IACS seminars are free and open to the public; no registration required. Lunch will not be provided.
ABSTRACT: Activity patterns of neural populations in the brain constitute representations of sensory stimuli and internal states. The nature of these representations and how they are learned are key questions in neuroscience. In this talk, Dr. Pehlevan will describe his research group’s efforts in building a theory of sensory representations as feature maps leading to efficient function approximation. Dr. Pehlevanwill also describe efficient and biologically-plausible learning algorithms of how the brain may learn such representations, and discuss the applications of these algorithms to neuromorphic computing.
BIO: Cengiz Pehlevan is working towards uncovering the brain’s algorithms and their biological implementation. He explores applications of these algorithms to machine learning problems. In his research, Pehlevan uses mathematical techniques from a wide range of disciplines, including statistics, engineering and physics. He works in close collaboration with experimentalists.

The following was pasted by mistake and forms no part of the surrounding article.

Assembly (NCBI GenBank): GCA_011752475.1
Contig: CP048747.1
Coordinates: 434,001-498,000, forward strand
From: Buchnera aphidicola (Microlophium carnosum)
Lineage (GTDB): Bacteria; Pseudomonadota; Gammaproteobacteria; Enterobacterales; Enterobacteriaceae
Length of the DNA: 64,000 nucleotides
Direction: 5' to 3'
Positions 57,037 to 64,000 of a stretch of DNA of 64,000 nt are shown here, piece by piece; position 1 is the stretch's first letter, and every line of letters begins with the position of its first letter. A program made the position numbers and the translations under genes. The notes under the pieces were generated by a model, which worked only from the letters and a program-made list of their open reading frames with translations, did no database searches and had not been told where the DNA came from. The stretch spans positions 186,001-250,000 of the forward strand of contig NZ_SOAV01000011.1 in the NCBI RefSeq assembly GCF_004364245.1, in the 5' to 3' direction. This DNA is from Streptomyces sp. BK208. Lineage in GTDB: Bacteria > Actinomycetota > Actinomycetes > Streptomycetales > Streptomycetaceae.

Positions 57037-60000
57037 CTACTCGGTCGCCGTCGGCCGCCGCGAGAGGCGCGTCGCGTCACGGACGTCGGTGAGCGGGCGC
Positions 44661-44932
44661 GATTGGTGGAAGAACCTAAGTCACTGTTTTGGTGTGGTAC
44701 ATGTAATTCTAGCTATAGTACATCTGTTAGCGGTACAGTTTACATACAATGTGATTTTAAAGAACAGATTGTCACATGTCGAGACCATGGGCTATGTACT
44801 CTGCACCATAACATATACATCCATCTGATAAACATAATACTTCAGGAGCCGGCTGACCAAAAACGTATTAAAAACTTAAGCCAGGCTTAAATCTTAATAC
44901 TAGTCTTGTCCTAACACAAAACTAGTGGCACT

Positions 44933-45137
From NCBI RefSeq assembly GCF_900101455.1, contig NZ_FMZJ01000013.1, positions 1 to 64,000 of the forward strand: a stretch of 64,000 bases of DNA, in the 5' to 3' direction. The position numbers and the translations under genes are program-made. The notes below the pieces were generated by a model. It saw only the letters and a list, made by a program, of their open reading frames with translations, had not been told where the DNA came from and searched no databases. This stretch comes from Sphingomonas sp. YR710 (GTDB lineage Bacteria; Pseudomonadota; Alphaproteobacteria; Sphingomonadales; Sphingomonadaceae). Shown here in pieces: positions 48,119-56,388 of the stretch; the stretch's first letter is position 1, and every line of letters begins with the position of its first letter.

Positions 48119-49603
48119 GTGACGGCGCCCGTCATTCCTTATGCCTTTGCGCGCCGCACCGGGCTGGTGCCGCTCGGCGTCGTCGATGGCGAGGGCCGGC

Pehlevan holds a doctorate in physics from Brown University. He was a Swartz Fellow at Harvard University and a postdoctoral associate at Janelia Research Campus. Prior to joining SEAS, Pehlevan was a research scientist at the Flatiron Institute.